Crime Library: Criminal Minds and Methods

Bobby Joe Long

The FBI Gets Involved

HCSO sent a summary of the common factors from the crime scenes to the BSU, and agents there worked up a profile of the killers probable background and personality traits. Flowers indicates that this occurred after the second victim, while Ward shows it after the fourth. Ward offers a retired agents discussion of the various profile points, but Flowers reproduces the entire profile:

The agents thought the factors from both cases that were most important to their analysis were:

  • the victims had to depend on others for transportation
  • the victims were essentially nude when found
  • the victims had been similarly bound, while one was posed
  • they had been picked up in Tampa
  • they had been left near interstate highways in rural areas
  • there were tire tread impressions at both scenes
  • they were found at quite a distance from where they were last seen
  • carpet fibers confirmed the relationship of the crimes

From these facts, it was clear that the killer was mobile and probably had or borrowed a vehicle. The leash-like ropes around the necks and the brutal beatings that exceeded what was necessary to kill them showed a certain deviance. It seemed more likely that the victims had been randomly selected because they were easy prey than that they were known to the killer.

He was deemed to be a white male, in his mid-20s, gregarious, extroverted, and manipulative. In general, he seemed to be what they classify as organized. He would operate normally in society, but he would be argumentative, self-centered, and exhibit little or no emotion all common to a psychopath. Being narcissistic, he would want to be the center of attention. He would also be impulsive, albeit not sufficiently so to risk being caught. It was likely that he lied easily and had a macho self-image. He might even have tattoos to that effect, and carry a weapon as a statement of his manhood.

At best, hed have a high school education. If hed even tried college, it was likely that hed had trouble adjusting to the discipline and would have dropped out. He would be intelligent but have issues with authority. He may have been truant and disruptive. In keeping with his self-image, he would probably take masculine jobs or a job where his manipulative skills would be useful. He probably had difficulty holding down a job and would have had multiple short-term employments.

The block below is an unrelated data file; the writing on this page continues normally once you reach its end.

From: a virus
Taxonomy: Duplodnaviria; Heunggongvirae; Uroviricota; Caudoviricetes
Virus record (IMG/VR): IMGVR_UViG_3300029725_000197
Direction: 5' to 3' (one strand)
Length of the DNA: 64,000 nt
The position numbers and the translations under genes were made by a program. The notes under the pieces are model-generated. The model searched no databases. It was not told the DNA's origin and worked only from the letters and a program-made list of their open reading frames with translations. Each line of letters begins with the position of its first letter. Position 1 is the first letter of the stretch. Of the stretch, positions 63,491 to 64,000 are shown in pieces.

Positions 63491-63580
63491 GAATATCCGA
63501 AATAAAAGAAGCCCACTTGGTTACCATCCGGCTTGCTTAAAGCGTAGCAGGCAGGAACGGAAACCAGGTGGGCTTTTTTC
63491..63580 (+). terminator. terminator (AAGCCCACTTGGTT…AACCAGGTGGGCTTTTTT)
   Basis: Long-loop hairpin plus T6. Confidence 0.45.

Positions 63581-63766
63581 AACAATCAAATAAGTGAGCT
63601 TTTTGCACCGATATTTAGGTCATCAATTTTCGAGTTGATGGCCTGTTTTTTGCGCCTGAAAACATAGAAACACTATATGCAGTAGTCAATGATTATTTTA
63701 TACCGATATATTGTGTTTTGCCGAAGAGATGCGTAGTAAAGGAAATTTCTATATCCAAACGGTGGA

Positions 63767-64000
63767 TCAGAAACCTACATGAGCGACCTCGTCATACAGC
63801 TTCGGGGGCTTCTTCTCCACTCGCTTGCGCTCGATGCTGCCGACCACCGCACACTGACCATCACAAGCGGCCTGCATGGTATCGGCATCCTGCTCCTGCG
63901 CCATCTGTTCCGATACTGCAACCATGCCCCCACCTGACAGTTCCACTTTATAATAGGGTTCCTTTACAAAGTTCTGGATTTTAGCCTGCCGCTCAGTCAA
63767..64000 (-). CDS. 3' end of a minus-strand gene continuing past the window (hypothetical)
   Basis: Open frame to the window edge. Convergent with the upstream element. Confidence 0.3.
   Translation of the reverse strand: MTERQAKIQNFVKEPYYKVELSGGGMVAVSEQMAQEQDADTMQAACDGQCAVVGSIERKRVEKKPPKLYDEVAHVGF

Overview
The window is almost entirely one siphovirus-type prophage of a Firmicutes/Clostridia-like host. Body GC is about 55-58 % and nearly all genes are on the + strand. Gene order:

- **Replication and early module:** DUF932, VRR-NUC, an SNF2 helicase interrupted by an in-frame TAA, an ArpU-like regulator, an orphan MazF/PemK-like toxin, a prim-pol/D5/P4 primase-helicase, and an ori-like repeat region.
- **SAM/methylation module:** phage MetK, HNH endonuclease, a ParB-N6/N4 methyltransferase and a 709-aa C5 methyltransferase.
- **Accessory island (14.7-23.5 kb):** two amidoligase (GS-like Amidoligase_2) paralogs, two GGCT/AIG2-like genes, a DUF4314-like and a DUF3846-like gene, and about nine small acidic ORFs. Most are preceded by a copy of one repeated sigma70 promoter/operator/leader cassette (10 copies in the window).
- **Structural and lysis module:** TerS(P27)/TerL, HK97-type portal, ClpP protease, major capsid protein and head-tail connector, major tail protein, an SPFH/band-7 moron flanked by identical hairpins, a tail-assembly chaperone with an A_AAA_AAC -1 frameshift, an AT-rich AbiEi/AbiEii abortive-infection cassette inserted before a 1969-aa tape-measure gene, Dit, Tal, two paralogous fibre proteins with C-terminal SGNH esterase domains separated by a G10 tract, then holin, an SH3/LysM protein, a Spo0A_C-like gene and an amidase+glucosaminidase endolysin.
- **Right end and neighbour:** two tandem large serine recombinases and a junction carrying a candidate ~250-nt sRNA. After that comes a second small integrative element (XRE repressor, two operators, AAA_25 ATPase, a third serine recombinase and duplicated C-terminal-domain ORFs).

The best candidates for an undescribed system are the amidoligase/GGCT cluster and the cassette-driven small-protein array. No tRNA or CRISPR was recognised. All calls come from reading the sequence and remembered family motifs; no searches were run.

As a child, he probably was delinquent and difficult to control, and exhibited resentment toward efforts to impose discipline. He may have a history of bedwetting, arson, and animal cruelty.

If he had served in the military, he would have joined a masculine unit, such as the Marine Corps. Even here, his issues with authority would have gotten him into confrontations.

On the issue of relationships, and in the tradition of organized killers, he probably would have a woman in his life. He would date regularly, but not have long-term commitments. He would brag about his sexual exploits, and probably date younger women. If married, he would be unfaithful, and his chosen type of woman would be dependent and easily controlled.

His car of choice would be flashy, like a sports car.

It was also likely that he would have a prison record, or some record of problems with the law. Prior to these murders, he may have committed neighborhood crimes, such as voyeurism or burglary. Yet if he was ever in jail, he would have been a model albeit manipulative prisoner.

In these crimes, he was sadistic: he probably used some scheme to lure the women into his car, and then proceeded to torture them mentally and physically, keeping them alive for some period of time. He would leave little or no evidence behind. In all likelihood, he would kill again.

He could be a police buff. After the crime, he may return to the scene of the crime and participate in the investigation both to deflect the investigators and to relive the experience. He would continue his lifestyle without change after the crime. On the anniversaries, as a way to relive his pleasure, he might contact the victims family members, the police, or the media to gloat.

In addition to personality traits and probably background, the profilers also offered recommendations for interrogating a suspect, should they make an arrest. They suggested that whoever interrogates him know the facts of the case well, and ask questions with confidence. He should dress formally and appear to be a figure of authority, fully in control and not easily manipulated. He can demonstrate this by dropping facts from the crimes in a timed manner to give the killer the impression that his entire background is known.

The BSU sent this profile to HCSO, but the killer had already struck again, and this time there was a difference.

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